Scatec Solar to Build Largest Solar Plant in West Africa

Mali is to become the first country in West Africa to install a large scale solar grid power plant. The project signals the government's commitment to meet the nation's growing energy demand and the provision of clean, renewable energy

An historic agreement to build, own and operate West Africa’s first utility-scale solar power plant has been signed by Norwegian company, Scatec Solar and its partners, the Malian Ministry of Energy and Water and Electricité du Mali (EDM), the electricity utility of Mali.

The plant is to be located near the ancient city of Segou in Southeast Mali, 240 kilometres from Bamako. Developed in partnership with IFC InfraVentures and the local developer Africa Power 1, the 33MW solar project signals the government’s commitment to meet the nation’s growing energy demand to provide clean, renewable and affordable energy for its people.

The agreement includes a Power Purchase Agreement (PPA) between EDM and Segou Solaire SA, the local project company controlled by Scatec Solar, for the delivery of solar power over the next 25 years. The PPA with the utility is complemented by a Concession Contract with the government of Mali, granting license to Segou Solaire to operate.

The Agreement strengthens Scatec’s position as the leading, integrated solar IPP (Independent Power Producer) in Africa. The Oslo-headquartered company’s Chief Executive Officer, Raymond Carlsen commented: “This project is another great milestone for Scatec Solar. After several years of development efforts in the region, we can now move forward with the first utility-scale solar plant in West Africa. The Malian Authorities have demonstrated decisive will to tackle the nagging issue of power supply.”

Half of the power plant will be owned by Scatec Solar (SSO) and the World Bank’s project development fund, while IFC InfraVentures will hold 32.5 percent, while the local project development company, Africa Power 1, headed by Dr Ibrahim Togola, will hold 17.5 percent. Moreover, Scatec Solar will not only construct the plant, but provide additional operation and maintenance services after the plant is connected to the grid.

“One of the pillars of the World Bank’s Country Assistance Strategy for Mali is to increase access to energy, a development fundamental. IFC InfraVentures’ partnership with Scatec Solar and Africa Power 1 helps advance this strategy through Scatec Segou, part of a series of renewable energy projects we are developing in the country,” said Alain Ebobisse, Global Head of IFC InfraVentures.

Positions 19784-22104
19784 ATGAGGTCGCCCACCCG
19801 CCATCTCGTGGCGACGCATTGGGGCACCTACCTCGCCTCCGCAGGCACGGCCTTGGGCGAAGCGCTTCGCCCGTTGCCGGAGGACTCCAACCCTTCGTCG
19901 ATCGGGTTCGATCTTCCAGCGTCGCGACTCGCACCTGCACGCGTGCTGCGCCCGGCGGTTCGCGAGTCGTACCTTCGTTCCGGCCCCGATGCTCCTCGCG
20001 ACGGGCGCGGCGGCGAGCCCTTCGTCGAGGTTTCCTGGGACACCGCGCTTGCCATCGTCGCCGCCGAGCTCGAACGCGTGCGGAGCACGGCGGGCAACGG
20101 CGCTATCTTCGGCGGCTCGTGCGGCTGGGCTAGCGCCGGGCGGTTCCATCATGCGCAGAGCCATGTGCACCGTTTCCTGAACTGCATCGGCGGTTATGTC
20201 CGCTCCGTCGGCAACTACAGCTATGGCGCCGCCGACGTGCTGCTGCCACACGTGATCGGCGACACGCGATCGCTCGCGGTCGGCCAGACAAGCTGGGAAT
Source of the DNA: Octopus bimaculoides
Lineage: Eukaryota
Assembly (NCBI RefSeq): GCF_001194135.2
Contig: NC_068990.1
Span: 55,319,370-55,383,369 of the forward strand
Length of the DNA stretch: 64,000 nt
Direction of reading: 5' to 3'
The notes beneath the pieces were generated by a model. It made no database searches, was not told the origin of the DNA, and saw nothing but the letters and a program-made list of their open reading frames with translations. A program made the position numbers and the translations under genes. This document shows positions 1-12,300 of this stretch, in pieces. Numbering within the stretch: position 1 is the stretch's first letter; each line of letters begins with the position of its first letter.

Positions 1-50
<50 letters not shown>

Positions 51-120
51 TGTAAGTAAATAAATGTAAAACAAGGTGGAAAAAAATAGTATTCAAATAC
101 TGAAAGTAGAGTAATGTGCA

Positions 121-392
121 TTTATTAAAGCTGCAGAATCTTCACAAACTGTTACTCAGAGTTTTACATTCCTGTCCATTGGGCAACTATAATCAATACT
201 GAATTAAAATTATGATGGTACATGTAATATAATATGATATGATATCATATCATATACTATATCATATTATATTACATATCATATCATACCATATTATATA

Dr Ibrahim Togola, the chairman of Africa Power 1 SA and General Administrator of Scatec Solar West Africa added: “This agreement is historic because Mali now becomes the first country to install the largest solar grid-connected power plant in the region. This high profile joint-venture in which Malian citizens participate will serve as a model to launch the solar era in West Africa.”

Annual production from the 33 MW solar power plant is estimated to be 60,000 Megawatts/hour (MWh). The ground-mounted photovoltaic (PV) solar plant will deploy approximately 130,000 PV modules on a fixed tilt system and will connect to an existing transmission line. This will provide clean and affordable energy to a country in dire need for more power generation capacity to support further economic growth. The power generated from the plant represents five percent of Mali’s total electricity consumption, equal to the electricity consumption of 60,000 households.

During the construction phase, the project will provide 200 local jobs. As part of Scatec’s corporate philosophy, special emphasis will be put on transferring technical expertise to the local community.

In an era of climate change concerns, the 33 MW Segou Power Plant is an important initiative to reduce carbon emissions by about 46,000 tonnes of CO2 once completed. Scatec Solar and EDM will jointly register the project with the United Nations CDM (Clean Development Mechanism) under Scatec Solar’s programme for solar projects in Africa.